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Obama Orders Review of Cuba's Designation on Terrorism List

FILE - In this Dec. 10, 2013 file image from TV, U.S. President Barack Obama shakes hands with Cuban President Raul Castro at the FNB Stadium in Soweto, South Africa, in the rain for a memorial service for former South African President Nelson Mandela. Obama on Wednesday, Dec. 17, 2014 declared the end of America's "outdated approach" to Cuba, announcing the re-establishment of diplomatic relations as well as economic and travel ties with the communist island — a historic shift in U.S. policy that aims to bring an end to a half-century of Cold War enmity. (AP Photo/SABC Pool, File)\n

President Barack Obama is ordering a review of Cuba's listing as a state sponsor of terrorism, part of the major U.S. shift in Cuban policy announced Wednesday.

The watershed announcement to restore diplomatic ties and promote trade came with the release of American prisoner Alan Gross after five years in a Cuban prison, as well as the release of a U.S. intelligence agent in the country.

"This review will be guided by the facts and the law. Terrorism has changed in the last several decades," Obama said Wednesday. “At a time when we are focused on threats from Al Qaeda to ISIL, a nation that meets our conditions and renounces the use of terrorism should not face this sanction."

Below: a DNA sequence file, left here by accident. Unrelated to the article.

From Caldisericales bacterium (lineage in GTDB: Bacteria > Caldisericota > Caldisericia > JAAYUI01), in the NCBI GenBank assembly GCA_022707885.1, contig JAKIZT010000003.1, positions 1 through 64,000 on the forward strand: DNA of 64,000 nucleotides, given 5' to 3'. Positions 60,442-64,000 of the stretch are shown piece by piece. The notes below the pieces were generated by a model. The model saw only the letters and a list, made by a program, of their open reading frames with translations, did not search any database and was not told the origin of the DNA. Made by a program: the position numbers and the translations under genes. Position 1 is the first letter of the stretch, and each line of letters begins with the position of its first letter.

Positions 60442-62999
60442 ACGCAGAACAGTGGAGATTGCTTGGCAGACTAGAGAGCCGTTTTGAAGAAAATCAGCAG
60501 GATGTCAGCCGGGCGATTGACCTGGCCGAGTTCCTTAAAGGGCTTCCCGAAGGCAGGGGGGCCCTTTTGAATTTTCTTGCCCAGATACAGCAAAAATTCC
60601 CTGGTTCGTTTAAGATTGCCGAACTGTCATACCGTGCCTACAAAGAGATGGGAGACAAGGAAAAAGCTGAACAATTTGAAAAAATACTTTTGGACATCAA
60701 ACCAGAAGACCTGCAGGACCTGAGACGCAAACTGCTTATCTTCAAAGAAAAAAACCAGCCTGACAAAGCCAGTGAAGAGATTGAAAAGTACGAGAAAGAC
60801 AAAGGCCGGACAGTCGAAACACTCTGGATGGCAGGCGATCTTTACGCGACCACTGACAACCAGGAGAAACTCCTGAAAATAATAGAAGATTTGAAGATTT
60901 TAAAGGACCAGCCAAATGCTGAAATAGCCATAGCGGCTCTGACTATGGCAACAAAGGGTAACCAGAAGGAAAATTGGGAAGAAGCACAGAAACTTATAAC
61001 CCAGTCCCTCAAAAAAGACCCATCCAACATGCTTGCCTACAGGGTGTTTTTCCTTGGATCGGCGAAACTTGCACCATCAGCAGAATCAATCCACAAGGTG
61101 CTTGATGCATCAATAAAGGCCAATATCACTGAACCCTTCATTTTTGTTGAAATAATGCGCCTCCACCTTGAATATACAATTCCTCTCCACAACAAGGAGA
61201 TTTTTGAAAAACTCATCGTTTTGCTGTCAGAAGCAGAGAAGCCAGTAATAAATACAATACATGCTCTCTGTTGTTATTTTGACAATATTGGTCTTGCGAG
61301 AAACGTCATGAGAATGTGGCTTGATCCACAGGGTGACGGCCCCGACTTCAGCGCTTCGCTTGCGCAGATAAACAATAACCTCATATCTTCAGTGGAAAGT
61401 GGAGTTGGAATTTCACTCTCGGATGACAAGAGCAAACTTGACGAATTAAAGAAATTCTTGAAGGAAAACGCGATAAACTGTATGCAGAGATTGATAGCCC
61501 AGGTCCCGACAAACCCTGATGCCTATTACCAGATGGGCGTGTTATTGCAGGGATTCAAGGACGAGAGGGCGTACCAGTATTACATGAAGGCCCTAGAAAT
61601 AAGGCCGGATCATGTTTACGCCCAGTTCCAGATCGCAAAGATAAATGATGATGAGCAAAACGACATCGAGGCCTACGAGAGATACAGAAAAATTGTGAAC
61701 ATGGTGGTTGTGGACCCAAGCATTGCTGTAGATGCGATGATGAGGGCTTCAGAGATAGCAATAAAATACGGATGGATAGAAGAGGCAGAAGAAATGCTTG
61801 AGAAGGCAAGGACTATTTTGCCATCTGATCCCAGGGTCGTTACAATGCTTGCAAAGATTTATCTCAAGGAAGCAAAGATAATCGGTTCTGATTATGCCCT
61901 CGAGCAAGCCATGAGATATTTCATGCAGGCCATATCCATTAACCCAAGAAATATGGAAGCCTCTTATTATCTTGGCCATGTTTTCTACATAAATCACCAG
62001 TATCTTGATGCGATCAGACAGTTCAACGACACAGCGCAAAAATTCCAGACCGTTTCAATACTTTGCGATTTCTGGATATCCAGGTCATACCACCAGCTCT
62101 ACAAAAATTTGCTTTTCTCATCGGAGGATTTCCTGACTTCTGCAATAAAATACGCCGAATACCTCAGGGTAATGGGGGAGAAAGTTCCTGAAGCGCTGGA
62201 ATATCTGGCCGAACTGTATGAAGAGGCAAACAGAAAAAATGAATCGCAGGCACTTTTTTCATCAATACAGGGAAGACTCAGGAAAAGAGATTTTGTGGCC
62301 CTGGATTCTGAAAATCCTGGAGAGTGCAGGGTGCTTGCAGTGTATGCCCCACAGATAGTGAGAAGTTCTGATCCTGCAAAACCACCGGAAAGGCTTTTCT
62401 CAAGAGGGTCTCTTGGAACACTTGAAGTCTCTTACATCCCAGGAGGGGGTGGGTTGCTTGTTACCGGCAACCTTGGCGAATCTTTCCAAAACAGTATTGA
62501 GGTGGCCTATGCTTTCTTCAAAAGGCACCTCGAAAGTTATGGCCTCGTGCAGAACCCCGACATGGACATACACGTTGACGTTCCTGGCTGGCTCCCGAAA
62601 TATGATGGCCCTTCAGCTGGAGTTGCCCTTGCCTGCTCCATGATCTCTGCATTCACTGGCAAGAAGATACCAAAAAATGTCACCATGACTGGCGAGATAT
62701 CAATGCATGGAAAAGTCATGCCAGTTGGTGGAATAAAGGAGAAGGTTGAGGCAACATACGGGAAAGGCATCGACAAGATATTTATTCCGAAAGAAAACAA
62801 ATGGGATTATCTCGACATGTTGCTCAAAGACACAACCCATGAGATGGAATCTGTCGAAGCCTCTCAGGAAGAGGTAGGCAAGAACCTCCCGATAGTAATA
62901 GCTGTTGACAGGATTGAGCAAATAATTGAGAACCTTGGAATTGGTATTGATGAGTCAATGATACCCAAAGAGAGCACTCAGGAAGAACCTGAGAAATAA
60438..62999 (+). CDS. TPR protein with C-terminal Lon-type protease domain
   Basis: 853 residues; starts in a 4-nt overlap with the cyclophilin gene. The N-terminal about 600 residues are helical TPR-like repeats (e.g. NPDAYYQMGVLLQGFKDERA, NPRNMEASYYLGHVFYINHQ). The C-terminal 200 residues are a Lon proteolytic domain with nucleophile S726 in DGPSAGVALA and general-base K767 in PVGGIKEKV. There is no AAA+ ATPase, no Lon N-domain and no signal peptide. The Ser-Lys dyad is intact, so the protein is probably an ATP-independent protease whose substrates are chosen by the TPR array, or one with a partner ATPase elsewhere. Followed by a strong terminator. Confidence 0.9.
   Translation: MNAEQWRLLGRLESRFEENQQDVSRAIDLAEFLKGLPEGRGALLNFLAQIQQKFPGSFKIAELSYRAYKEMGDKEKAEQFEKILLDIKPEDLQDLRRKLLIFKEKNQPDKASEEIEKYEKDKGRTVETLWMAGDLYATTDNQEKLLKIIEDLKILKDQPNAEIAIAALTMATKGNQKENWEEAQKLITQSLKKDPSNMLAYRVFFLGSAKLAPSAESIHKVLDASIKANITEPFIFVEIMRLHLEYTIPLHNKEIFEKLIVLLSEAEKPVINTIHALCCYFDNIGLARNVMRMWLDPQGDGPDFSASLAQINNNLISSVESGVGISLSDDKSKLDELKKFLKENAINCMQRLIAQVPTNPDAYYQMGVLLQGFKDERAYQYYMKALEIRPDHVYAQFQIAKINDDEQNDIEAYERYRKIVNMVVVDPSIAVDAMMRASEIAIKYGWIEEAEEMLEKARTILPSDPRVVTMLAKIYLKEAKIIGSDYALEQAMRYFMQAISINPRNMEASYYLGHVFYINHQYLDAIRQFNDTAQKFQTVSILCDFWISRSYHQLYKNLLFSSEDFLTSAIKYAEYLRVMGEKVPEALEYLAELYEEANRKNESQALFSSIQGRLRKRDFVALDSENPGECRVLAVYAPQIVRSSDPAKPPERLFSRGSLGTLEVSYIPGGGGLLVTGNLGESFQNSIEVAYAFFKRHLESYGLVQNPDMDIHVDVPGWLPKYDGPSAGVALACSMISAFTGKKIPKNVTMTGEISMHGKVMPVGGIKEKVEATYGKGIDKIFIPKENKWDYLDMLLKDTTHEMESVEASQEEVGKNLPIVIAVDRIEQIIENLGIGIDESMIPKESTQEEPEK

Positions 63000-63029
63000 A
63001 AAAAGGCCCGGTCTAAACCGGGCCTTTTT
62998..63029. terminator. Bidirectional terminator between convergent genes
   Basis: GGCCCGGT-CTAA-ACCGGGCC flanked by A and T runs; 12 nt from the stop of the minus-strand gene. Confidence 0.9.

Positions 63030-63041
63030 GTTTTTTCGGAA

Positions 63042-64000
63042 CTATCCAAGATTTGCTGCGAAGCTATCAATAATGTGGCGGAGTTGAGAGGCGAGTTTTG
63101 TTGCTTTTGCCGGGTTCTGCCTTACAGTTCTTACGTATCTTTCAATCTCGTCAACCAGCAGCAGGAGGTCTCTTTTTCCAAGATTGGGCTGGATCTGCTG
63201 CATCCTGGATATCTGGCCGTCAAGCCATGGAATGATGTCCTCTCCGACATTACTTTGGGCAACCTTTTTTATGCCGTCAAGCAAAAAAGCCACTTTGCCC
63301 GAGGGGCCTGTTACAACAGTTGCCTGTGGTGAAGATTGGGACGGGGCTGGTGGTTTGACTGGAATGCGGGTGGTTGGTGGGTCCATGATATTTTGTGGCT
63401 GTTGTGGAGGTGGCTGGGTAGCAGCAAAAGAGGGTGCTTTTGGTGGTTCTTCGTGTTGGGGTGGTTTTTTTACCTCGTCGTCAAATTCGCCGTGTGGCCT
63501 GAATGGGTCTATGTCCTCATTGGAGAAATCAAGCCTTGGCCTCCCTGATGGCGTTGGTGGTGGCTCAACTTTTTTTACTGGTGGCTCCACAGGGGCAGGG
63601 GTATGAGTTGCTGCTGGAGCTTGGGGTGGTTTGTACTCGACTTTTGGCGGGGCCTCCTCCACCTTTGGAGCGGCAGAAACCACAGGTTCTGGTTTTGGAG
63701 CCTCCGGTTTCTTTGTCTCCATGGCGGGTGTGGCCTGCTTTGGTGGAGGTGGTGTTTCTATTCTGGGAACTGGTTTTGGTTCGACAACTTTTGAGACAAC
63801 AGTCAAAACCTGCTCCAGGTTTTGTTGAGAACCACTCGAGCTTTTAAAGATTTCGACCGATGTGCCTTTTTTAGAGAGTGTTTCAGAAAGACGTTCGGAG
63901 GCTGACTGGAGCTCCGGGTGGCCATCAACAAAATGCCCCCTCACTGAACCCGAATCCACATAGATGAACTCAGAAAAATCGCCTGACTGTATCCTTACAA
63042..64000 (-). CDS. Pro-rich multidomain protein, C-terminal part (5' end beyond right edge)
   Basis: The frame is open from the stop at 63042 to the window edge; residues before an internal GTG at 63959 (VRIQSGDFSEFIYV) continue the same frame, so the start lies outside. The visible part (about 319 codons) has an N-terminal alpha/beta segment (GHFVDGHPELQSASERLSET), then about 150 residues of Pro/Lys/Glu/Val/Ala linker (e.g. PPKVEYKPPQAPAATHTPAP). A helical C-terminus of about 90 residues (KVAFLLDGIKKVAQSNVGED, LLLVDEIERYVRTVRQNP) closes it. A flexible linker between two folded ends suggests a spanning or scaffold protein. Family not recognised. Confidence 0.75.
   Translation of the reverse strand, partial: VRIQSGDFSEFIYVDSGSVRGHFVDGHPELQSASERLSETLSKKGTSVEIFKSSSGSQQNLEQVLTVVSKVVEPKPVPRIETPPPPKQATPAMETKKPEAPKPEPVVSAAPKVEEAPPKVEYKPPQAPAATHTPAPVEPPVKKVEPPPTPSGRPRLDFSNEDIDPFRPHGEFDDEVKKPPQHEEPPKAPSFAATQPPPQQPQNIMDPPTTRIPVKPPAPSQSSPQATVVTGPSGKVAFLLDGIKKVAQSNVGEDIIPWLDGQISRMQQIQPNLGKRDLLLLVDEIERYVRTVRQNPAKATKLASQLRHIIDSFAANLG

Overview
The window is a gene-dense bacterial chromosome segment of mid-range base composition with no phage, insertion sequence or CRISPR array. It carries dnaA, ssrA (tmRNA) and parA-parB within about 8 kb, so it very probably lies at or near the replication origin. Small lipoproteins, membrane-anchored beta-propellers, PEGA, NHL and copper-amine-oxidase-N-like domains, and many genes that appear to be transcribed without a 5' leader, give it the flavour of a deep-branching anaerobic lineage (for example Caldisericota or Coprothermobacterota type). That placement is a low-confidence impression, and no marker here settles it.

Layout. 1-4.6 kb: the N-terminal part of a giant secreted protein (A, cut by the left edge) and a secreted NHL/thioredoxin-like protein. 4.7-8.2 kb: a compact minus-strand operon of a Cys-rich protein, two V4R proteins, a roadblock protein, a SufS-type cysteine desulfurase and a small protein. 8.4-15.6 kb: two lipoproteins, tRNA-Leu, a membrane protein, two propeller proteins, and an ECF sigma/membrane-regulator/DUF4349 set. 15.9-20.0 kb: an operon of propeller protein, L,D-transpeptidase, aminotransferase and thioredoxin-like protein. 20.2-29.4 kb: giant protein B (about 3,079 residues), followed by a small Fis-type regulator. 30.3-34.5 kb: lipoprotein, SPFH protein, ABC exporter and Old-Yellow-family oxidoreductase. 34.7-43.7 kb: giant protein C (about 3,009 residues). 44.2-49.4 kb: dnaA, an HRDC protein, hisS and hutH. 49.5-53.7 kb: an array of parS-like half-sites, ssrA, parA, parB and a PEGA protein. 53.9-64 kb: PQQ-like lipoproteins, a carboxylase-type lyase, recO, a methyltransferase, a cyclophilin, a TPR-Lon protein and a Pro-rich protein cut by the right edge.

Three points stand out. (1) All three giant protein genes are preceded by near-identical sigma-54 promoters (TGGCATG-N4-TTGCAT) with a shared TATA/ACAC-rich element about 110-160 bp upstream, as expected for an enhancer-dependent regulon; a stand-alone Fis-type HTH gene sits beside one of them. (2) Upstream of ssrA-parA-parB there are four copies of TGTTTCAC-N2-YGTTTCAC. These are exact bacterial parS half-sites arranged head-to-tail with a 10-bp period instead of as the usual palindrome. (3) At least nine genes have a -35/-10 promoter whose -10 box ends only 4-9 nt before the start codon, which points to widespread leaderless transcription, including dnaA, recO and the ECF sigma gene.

FILE - In this Dec. 10, 2013 file image from TV, U.S. President Barack Obama shakes hands with Cuban President Raul Castro at the FNB Stadium in Soweto, South Africa, in the rain for a memorial service for former South African President Nelson Mandela. Obama on Wednesday, Dec. 17, 2014 declared the end of America's "outdated approach" to Cuba, announcing the re-establishment of diplomatic relations as well as economic and travel ties with the communist island — a historic shift in U.S. policy that aims to bring an end to a half-century of Cold War enmity. (AP Photo/SABC Pool, File) In this Dec. 10, 2013 file image from TV, President Barack Obama shakes hands with Cuban President Raul Castro at the FNB Stadium in Soweto, South Africa, in the rain for a memorial service for former South African President Nelson Mandela. Obama on Wednesday, Dec. 17, 2014 declared the end of America's "outdated approach" to Cuba, announcing the re-establishment of diplomatic relations as well as economic and travel ties with the communist island — a historic shift in U.S. policy that aims to bring an end to a half-century of Cold War enmity. (AP/SABC Pool, File)